Rishi Sunak becoming prime minister will introduce a number of symbolic cultural milestones – including him becoming the first non-white British prime minister.
The former Chancellor will take office on Diwali – a hugely symbolic moment considering his Indian Hindu heritage.
He will become the first Hindu prime minister of Britain after his coronation.
Groups heralded the move a “historic moment” that shows the highest office “can be open to those of all faiths and ethnic backgrounds”.
Mr Sunak is a practicing Hindu and takes his Commons oath on the Bhagavad Gita, a sacred Sanskrit text.
He was born in 1980 in Southampton to African-born parents of Punjabi descent.
His grandparents were born in India and emigrated to the UK from East Africa in the 1960s.
Sunder Katwala, director of British Future, said: “Rishi Sunak becoming the first British Indian Prime Minister is a historic moment. This simply would not have been possible even a decade or two ago… we should not underestimate this important social change.”
He pointed out that when Mr Sunak was bornin 1980, there had been no Asian or black MPs in the post-war era.
When he is sworn in, Mr Sunak will be the UK’s first non-white prime minister and its second ethnic-minority prime minister after Benjamin Disraeli.
Youngest PM in modern political history
He will also be the youngest UK prime minister in modern political history.
At 42, he is a year younger than the current record-holder David Cameron, who was 43 when he became PM in 2010.
Tony Blair was also 43 when he became prime minister in 1997, but was a few months older than Mr Cameron at the time both won power.
Outgoing prime minister Liz Truss is 47.
Only two other PMs since 1900 have taken office below the age of 50 – John Major (47 in 1990) and Harold Wilson (48 in 1964).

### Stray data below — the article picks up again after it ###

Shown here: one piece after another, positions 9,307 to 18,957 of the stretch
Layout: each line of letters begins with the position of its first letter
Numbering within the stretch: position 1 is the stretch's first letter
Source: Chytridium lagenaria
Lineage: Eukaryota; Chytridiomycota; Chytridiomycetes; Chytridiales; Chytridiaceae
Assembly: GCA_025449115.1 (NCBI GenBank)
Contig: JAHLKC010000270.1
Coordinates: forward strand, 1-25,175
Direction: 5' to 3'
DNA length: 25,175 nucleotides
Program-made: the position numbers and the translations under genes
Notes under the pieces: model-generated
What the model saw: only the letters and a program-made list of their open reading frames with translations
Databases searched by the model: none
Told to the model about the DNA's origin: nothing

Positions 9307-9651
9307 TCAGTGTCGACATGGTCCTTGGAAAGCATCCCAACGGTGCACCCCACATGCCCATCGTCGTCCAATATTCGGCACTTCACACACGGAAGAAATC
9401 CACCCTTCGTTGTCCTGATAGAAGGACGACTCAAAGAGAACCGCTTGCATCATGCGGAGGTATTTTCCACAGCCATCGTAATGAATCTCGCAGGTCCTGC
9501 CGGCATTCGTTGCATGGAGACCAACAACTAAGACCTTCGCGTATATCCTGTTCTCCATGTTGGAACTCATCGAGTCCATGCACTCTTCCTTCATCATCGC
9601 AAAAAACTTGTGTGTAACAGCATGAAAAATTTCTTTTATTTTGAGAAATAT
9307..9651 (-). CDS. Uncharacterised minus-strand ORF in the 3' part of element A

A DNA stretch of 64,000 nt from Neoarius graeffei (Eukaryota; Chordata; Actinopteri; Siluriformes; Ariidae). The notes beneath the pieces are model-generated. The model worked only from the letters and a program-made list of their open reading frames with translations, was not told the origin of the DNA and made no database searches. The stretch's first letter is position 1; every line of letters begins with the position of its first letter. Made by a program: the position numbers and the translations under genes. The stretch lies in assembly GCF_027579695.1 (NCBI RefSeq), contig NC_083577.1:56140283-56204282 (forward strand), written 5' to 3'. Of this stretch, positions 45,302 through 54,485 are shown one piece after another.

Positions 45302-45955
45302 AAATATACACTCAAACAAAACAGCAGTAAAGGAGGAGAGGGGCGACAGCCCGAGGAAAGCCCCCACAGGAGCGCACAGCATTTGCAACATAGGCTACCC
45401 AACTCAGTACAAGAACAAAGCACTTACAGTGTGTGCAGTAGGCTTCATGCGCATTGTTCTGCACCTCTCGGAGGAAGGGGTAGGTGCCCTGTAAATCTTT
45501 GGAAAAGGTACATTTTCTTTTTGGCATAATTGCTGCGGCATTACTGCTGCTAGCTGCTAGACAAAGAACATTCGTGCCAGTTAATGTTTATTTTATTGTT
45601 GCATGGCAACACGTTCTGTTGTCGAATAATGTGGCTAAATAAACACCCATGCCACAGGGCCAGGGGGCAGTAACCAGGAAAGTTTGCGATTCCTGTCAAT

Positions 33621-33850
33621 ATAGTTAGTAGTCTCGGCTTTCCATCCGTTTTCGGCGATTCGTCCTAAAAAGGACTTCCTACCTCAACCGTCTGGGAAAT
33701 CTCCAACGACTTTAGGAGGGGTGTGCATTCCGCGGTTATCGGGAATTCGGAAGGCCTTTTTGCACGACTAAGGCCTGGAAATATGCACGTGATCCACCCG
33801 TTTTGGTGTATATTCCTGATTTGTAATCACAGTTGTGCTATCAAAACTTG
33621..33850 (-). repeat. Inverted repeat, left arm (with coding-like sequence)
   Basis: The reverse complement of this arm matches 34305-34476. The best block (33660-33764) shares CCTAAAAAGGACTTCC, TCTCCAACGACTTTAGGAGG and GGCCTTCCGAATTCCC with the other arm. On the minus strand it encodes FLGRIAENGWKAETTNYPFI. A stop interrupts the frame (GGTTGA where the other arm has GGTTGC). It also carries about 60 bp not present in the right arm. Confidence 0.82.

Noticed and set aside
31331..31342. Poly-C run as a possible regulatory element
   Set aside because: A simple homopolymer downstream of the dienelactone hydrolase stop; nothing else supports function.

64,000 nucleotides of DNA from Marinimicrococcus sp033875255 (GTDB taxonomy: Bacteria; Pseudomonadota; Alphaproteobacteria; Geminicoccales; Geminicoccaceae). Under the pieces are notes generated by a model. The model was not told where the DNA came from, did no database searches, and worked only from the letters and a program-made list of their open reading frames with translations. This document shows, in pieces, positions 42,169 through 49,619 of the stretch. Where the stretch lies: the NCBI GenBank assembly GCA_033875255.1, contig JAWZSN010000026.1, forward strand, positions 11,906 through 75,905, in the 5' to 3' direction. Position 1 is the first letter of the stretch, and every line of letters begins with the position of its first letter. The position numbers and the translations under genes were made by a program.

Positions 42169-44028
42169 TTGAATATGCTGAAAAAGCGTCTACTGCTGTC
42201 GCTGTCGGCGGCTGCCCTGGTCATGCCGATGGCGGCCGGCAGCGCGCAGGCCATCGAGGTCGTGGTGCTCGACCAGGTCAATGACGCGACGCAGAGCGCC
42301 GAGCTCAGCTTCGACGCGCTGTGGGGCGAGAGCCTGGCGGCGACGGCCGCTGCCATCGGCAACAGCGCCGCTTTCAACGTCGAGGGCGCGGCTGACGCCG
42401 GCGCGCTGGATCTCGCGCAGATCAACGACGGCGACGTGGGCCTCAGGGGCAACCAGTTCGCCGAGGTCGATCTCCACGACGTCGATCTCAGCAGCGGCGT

Mr Sunak will not be the youngest prime minister ever to hold the office in this country, however.
As his name suggests, William Pitt the Younger was famous for his youthfulness and was just 24 when he first became prime minister in 1783.
A number of politicians in their 30s held the job of prime minister during the 18th century, while the Tory statesman Robert Jenkinson, the 2nd Earl of Liverpool had only just turned 42 when he took the job in 1812 – the same age as Mr Sunak, though five months younger.
He took over from Spencer Perceval, who was assassinated in the House of Commons in 1812.
Like Mr Sunak, Jenkinson didn’t win a general election either, but was directly appointed to the role by the then-monarch George IV.
Only third Tory PM to represent northern constituency
Also, he will be only the second Conservative prime minister representing a constituency in the north of England.
The first was Arthur Balfour, who was MP for Manchester East while serving as prime minister from 1902 to 1905.
He will be the third person to hold the job since the last general election, following Boris Johnson and Ms Truss.
The last time the UK clocked up three different prime ministers in the course of one parliament was in 1940, when Winston Churchill took the role following Stanley Baldwin (who served from 1935 to 1937) and Neville Chamberlain (1937-1940).
Fourth PM in row to take power without general election
Mr Sunak will also be the fourth prime minister in a row – after Theresa May, Mr Johnson, and Ms Truss – to take power without a general election.
It has been 12 years since an election last led directly to a change of prime minister, in 2010, when Mr Cameron took office at the head of a Conservative-Liberal Democrat coalition, replacing Gordon Brown’s Labour government.
It is necessary to go much further back in history to find the last time a prime minister both took and left office at a general election.
This was the fate of Edward Heath, who won power at the polls in 1970, only to lose it again in 1974.
And while Ms Truss had the shortest stay in office of any prime minister in British history, Mr Sunak is about to break new ground when it comes to shortness.
Shortest male PM since Churchill
Britain’s next prime minister is 170cm, or 5ft 6in tall.
This means he will become the shortest male prime minister since Sir Winston Churchill, who was just 168cm tall, or 5ft 6in.
Source: The Telegraph